Annual of Urdu Studies, v. 7, 1990 p. 93.


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Ismat Chughtai

KALLU

[In 1957, Ismat Chughtai wrote a short story which Sardar Jafari took home with him to read. fafari forgot to return the story and Ismat Chughtai also forgot that she had written a story by the name of Kallu. Nevertheless, the characters of the story continued to bother her until finally she wrote the same story a second time. The characters and the basic events in both stories are identical and the authorial voice is also one and the same. From the point of view of the narrative, however, they are very much different. Together, they make an interesting literary documents-Translator]

Kallu-I

Kallu's age was at most six or seven, but he did the same amount of work as a full-grown youth. Each morning, someone would shake him into wakefulness. In the cold season, he would wear a tattered vest and an old hat of Chacha Miyan's which covered his ears and made him look like a skinny little dwarf. Sniffling loudly, he would absorb himself in his duties. He had an abhorrence of washing his face. Actually, he was very afraid of cold water. Only once in a while would he rub his teeth with his forefinger, but even that was done so carelessly that they were covered with a permanent coat of mildew.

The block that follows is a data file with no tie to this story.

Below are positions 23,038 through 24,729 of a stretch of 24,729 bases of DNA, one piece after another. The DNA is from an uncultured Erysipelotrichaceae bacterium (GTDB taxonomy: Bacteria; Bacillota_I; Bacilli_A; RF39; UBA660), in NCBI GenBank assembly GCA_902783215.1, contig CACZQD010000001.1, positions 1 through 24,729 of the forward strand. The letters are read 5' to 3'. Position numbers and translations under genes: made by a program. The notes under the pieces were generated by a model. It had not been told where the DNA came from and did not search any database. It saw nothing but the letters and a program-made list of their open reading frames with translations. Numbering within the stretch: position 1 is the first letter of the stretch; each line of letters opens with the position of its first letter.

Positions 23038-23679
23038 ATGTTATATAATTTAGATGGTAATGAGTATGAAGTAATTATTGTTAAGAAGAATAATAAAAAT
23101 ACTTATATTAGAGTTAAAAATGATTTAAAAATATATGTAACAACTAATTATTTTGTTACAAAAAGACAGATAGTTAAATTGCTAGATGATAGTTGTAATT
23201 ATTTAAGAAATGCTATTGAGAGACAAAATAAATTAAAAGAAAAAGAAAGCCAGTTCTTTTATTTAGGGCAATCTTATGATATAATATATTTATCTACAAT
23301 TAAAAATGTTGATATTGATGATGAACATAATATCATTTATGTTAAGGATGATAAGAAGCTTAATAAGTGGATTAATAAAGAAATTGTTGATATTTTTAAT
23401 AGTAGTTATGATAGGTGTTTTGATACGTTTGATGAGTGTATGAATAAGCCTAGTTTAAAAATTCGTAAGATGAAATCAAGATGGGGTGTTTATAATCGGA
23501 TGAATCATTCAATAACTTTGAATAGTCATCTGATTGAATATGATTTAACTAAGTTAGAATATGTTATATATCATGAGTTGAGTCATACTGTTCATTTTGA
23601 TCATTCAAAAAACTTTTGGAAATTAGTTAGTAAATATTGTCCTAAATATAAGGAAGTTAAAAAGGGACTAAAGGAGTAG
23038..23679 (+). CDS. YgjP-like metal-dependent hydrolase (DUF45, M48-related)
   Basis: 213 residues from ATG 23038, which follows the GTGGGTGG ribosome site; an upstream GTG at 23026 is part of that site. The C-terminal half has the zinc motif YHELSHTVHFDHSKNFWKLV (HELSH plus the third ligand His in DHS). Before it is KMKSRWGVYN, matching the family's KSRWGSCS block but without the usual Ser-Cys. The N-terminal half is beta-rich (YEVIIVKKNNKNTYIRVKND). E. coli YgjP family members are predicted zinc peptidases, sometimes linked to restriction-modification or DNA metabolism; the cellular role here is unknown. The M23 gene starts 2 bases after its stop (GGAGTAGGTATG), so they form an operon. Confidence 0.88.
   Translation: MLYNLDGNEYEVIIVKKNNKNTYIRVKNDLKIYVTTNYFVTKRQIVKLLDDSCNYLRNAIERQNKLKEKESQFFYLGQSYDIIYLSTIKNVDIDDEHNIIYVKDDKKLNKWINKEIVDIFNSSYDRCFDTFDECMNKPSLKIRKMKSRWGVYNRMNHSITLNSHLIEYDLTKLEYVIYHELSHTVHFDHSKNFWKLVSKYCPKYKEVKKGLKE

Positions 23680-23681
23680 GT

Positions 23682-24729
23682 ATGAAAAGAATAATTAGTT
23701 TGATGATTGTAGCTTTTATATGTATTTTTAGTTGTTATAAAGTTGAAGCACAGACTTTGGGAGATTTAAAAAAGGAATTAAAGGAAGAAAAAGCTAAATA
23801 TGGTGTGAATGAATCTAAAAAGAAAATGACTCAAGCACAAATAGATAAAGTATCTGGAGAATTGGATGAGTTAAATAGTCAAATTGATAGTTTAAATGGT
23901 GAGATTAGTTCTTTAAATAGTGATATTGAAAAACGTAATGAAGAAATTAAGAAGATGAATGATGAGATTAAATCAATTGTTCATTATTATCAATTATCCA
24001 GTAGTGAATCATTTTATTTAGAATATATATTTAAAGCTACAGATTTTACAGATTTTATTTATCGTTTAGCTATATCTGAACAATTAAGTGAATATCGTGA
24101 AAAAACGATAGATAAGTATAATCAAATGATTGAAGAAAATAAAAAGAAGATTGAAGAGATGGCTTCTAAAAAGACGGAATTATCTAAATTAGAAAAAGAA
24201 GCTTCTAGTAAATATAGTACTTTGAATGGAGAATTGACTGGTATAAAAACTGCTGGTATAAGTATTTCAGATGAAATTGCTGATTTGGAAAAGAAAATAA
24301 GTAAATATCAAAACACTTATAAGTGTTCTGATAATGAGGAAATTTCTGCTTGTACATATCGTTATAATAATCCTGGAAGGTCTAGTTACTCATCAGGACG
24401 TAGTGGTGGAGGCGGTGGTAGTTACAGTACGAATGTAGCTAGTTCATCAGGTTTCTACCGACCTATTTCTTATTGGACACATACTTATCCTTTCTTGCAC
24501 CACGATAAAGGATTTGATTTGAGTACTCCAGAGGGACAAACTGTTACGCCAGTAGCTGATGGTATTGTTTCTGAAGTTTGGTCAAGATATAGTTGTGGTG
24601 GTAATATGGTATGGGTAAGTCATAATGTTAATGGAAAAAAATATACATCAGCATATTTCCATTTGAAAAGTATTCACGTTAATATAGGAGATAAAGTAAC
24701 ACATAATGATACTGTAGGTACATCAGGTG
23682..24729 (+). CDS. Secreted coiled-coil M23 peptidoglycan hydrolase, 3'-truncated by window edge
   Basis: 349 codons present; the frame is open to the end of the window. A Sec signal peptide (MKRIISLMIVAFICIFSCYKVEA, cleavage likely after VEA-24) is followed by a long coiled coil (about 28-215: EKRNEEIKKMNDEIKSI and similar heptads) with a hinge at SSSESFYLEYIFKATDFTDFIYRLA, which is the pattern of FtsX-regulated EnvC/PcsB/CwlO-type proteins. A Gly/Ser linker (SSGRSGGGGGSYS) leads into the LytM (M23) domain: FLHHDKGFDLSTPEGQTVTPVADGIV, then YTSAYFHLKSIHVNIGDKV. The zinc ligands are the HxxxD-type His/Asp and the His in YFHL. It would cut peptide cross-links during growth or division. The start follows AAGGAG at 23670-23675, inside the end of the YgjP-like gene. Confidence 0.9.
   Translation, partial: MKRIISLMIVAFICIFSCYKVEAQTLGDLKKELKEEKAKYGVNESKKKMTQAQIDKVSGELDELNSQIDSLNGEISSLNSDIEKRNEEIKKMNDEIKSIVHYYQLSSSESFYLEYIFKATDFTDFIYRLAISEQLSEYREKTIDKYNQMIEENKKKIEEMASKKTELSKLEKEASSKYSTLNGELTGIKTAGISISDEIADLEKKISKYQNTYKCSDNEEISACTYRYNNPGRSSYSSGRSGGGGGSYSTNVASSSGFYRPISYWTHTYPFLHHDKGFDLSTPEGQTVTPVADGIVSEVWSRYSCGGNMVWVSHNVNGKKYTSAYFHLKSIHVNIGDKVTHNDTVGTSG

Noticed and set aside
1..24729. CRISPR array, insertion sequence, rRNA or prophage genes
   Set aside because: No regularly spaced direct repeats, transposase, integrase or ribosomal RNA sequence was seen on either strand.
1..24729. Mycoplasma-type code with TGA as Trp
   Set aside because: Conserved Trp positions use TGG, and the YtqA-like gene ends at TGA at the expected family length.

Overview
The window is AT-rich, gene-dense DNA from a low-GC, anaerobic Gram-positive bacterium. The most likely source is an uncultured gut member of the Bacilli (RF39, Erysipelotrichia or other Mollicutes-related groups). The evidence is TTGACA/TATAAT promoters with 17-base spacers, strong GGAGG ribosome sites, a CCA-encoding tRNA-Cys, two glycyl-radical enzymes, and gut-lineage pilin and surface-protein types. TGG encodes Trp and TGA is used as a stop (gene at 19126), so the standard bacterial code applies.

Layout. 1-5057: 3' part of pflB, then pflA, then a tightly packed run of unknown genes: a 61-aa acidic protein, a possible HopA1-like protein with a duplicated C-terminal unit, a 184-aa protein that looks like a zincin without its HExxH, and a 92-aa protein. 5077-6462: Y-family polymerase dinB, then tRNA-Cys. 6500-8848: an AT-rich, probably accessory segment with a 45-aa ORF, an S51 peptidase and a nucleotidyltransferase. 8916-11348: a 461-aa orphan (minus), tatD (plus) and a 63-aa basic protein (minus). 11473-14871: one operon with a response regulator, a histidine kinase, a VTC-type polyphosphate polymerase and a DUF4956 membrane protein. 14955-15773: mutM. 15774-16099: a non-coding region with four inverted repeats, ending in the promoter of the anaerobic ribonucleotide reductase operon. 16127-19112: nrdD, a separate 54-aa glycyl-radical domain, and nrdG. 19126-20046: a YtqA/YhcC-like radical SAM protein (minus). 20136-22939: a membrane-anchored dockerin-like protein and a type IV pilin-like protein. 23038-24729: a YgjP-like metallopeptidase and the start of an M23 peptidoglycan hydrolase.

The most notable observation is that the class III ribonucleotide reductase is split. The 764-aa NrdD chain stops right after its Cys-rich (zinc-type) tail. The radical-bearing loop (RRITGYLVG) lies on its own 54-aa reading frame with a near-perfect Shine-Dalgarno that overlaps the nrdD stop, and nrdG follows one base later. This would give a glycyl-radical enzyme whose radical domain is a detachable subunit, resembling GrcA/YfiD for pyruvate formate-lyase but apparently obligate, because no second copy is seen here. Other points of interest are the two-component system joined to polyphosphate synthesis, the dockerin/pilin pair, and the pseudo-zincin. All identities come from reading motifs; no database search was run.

In the morning, the first thing he would do after getting up was to light the stove and put water on to boil for tea. He would then set cups and plates on the table for breakfast, running to and from the main doorway a thousand times. First, he would go to fetch the butter;, then a man would come to deliver the white bread. Afterwards the dairy many would come to deliver milk and eggs. Kallu's torn slippers would swish as he dragged them on the floor, scurrying back and forth on his route from the front door to the kitchen. While Nanny prepared breakfast, he would run back and forth carrying the hot parathas and toast and put them on the table. While the children of his own age were forcibly fed milk, porridge, eggs and jelly so that they would not get thin, Kallu would quietly stand to one side and count their every mouthful. When breakfast was over, he would sit down in the kitchen and eat the burnt, leftover crusts of toast and paratha that everyone had left, and wash them down with tea.

After that, he would have tasks in every possible direction. He would polish sister Maliha's shoes. He would hunt for sister Hamida's ribbon. He would search for brother Akhtai^s socks. He would look for sister Salima's schoolbag. He would fetch the catchu from the cupboard for his mother. He would bring Father's cigarette case from his pillow. In short, until everyone had departed either for school or the office, he would dance continuously from one end of the house to the other like a bobbin on a loom.

Annual of Urdu Studies, #7 gz


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